• Binding agent: It’s used as a binder for burger patty, nuggets, and dough to improve texture and moisture content. That’s because it traps moisture in a gel-like form and prevents sogginess.

Aside from cooking, the pearls are used to starch clothes by boiling the pearls with the clothes.

Tapioca can be used instead of flour in baking and cooking. It’s also often used for making desserts, such as puddings and bubble tea.

Health Benefits of Tapioca

Tapioca is grain and gluten-free, but it doesn’t have many health benefits. Still, here are the things you can enjoy from using tapioca:

It’s Suitable for Restricted Diets

Many people are allergic or intolerant to wheat, grains, and gluten.

To manage their symptoms, they need to follow a restricted diet.

Since tapioca is naturally free of grains and gluten, it may be a proper replacement for wheat- or corn-based goods.

For example, it can be used as flour in baking and cooking or as a thickener in soups or sauces.

However, you may want to combine it with other flours, such as almond flour or coconut flour, to increase the number of nutrients.

It May Contain Resistant Starch

Tapioca is a natural source of resistant starch.

As the name implies, resistant starch is resistant to digestion and functions like fiber in the digestive system.

Resistant starch has been linked to several benefits for overall health.

It feeds the friendly bacteria in the gut, thereby reducing inflammation and the number of harmful bacteria.

It may also lower blood sugar levels after meals, improve glucose and insulin metabolism, and increase fullness.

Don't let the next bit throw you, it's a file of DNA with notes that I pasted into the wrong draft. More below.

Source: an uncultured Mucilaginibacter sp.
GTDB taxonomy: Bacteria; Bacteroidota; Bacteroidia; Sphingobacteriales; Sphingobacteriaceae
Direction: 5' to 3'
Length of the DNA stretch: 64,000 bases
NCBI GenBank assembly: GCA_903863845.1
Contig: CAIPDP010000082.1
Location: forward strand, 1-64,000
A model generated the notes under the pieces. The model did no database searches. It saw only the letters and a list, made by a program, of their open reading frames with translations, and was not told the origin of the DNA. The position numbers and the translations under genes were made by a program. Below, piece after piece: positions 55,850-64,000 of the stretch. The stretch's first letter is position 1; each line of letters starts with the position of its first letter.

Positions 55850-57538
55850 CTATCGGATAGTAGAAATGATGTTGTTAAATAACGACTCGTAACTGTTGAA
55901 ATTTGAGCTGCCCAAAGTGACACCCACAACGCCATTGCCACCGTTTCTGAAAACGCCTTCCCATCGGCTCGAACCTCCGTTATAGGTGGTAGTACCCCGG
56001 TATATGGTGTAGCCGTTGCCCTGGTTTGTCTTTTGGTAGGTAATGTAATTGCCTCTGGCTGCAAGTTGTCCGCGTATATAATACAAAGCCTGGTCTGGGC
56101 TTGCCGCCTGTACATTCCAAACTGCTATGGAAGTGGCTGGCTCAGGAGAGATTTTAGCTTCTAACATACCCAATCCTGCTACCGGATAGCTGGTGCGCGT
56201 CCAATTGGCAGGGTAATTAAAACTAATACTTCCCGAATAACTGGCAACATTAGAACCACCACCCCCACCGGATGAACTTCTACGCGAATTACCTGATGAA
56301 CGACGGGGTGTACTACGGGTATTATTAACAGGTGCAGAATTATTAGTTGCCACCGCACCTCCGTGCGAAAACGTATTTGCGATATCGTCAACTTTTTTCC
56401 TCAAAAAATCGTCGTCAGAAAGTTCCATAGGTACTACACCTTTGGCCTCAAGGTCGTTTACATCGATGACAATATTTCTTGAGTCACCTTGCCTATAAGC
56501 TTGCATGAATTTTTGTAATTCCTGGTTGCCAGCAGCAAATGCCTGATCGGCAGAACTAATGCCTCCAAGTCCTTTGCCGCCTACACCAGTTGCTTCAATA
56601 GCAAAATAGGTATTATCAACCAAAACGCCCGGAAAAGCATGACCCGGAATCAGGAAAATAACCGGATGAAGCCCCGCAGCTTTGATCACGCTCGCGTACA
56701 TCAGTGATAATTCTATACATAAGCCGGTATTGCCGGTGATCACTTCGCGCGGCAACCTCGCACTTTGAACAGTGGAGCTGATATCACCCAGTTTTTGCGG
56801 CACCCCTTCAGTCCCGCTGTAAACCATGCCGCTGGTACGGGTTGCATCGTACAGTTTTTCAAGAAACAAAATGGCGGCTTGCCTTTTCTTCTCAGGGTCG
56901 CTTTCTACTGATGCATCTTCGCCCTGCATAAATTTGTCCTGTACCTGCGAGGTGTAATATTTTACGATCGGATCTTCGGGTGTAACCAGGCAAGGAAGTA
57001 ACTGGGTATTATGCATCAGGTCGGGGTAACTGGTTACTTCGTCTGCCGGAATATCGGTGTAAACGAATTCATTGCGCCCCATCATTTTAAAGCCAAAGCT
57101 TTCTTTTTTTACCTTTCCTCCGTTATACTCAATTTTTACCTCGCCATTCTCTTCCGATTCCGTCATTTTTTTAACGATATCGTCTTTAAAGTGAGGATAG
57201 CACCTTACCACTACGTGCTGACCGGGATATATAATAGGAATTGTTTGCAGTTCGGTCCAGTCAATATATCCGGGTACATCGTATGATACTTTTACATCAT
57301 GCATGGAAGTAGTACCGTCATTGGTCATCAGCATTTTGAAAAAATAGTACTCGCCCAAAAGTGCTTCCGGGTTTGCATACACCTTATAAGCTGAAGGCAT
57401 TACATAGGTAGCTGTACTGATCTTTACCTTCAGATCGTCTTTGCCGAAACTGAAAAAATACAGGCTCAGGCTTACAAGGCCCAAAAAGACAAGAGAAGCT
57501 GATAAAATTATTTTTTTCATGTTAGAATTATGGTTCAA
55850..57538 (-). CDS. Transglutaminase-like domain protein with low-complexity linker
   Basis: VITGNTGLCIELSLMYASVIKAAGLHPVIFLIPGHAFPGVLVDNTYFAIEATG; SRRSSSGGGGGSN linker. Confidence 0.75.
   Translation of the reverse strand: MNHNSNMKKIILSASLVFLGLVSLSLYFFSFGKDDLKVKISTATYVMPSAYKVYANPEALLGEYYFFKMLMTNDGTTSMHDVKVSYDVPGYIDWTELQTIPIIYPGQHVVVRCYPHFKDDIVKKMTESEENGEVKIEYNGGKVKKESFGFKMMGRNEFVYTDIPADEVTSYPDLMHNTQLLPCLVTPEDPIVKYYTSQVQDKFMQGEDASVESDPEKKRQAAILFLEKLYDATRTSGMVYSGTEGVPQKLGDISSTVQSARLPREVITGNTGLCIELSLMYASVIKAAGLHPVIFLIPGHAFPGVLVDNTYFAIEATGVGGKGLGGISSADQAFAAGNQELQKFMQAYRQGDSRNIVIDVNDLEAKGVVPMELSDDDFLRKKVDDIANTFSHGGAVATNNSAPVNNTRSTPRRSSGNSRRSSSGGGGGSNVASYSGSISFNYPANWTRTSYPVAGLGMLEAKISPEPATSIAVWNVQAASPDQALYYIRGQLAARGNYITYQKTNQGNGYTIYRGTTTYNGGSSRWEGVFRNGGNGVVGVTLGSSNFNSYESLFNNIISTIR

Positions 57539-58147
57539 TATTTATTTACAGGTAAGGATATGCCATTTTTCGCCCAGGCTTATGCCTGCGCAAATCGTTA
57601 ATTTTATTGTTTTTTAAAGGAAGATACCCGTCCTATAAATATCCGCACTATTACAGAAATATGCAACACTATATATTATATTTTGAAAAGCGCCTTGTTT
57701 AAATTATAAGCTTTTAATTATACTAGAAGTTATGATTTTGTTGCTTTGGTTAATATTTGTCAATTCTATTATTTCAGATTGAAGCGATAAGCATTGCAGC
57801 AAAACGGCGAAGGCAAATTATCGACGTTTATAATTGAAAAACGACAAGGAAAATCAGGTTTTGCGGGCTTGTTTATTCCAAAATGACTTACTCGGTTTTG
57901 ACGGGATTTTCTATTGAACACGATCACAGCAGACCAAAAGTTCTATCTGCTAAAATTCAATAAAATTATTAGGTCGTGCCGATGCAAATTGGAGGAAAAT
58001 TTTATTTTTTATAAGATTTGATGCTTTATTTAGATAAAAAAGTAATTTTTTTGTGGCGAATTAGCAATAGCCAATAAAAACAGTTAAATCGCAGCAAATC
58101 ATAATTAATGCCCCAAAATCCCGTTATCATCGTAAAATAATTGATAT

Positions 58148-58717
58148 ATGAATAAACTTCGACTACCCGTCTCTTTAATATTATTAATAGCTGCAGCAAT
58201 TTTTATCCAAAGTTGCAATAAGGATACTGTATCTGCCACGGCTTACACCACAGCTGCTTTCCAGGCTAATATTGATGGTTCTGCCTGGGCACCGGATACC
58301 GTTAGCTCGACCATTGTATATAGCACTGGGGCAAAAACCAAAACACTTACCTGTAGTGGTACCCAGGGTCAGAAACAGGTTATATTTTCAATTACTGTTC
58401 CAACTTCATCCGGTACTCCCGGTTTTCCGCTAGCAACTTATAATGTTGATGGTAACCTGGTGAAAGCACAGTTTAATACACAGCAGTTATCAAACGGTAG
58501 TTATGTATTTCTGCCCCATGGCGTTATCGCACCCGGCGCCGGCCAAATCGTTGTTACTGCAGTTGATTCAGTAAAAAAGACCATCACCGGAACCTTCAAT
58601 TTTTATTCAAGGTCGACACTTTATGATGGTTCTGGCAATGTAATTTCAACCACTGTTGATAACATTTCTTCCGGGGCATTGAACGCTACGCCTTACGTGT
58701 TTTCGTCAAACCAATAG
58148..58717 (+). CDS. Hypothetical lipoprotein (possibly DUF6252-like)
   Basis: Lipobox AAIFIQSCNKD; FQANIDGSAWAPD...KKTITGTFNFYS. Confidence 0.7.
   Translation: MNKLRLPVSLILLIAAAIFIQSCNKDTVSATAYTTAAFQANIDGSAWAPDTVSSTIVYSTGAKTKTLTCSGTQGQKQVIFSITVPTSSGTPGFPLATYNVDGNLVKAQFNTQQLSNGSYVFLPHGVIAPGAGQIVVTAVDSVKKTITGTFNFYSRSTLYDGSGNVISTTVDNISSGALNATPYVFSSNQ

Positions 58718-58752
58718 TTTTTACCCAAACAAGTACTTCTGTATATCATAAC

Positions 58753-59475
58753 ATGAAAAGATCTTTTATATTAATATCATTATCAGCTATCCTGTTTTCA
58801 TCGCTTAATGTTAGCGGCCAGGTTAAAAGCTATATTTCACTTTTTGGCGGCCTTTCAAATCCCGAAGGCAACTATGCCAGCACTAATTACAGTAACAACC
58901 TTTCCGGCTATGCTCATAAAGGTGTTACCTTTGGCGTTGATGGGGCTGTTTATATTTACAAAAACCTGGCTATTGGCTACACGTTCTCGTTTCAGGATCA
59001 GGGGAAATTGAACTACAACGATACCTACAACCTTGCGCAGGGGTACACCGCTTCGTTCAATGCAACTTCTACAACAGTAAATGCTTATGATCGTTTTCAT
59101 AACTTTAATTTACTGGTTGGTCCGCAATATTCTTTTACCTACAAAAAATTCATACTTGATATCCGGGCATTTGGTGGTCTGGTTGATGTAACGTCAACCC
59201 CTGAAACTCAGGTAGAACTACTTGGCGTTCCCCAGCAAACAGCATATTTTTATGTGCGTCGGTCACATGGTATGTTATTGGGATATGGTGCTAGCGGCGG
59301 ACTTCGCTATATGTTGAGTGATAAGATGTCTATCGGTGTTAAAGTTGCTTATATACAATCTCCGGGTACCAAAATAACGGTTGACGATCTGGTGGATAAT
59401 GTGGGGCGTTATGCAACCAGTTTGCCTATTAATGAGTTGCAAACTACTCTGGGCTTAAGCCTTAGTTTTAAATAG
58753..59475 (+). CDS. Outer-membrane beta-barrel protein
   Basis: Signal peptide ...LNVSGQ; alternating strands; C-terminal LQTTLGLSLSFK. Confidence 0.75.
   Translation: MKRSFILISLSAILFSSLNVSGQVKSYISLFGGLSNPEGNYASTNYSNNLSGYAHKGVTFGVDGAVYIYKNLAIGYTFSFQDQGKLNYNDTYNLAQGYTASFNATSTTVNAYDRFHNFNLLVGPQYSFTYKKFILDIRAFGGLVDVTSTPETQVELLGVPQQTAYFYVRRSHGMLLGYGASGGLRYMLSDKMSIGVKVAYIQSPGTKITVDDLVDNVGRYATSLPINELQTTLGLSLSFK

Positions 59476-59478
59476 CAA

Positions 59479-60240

These are all factors that contribute to better metabolic health.

However, given the low nutrient content, it is probably a better idea to get resistant starch from other foods. This includes cooked and cooled potatoes or rice, legumes, and green bananas.

Tapioca can replace wheat- or corn-based products. It also contains resistant starch, which is linked to many health benefits.

Nutritional Value

Tapioca is relatively pure starch, so it’s almost entirely made up of carbs.

It carries only minor amounts of protein, fat, and fiber.

Furthermore, it only contains minor amounts of nutrients. Most of them amount to less than 0.1% of the suggested daily dose in one serving.

One ounce or 28 grams of dry tapioca pearls holds 100 calories.

Due to its shortage of protein and nutrients, tapioca is nutritionally inferior to most grains and flours.

Tapioca can be considered “empty” calories. It provides energy with almost no essential nutrients.

Tapioca is almost pure starch and contains only negligible amounts of protein and nutrients.

How Tapioca can Harm Your Health

When appropriately treated, tapioca does not seem to have many adverse health effects.

Most negative health effects come from consuming poorly processed cassava roots.

Furthermore, tapioca may be unsuitable for people with diabetes since it’s almost pure carbs.

Cassava Allergy

There are few documented cases of allergic reactions to cassava or tapioca.

However, people allergic to latex may encounter allergic reactions due to cross-reactivity.

That means that your body mistakes compounds in cassava for allergens in latex, causing an allergic reaction.

This is also known as the latex-fruit syndrome.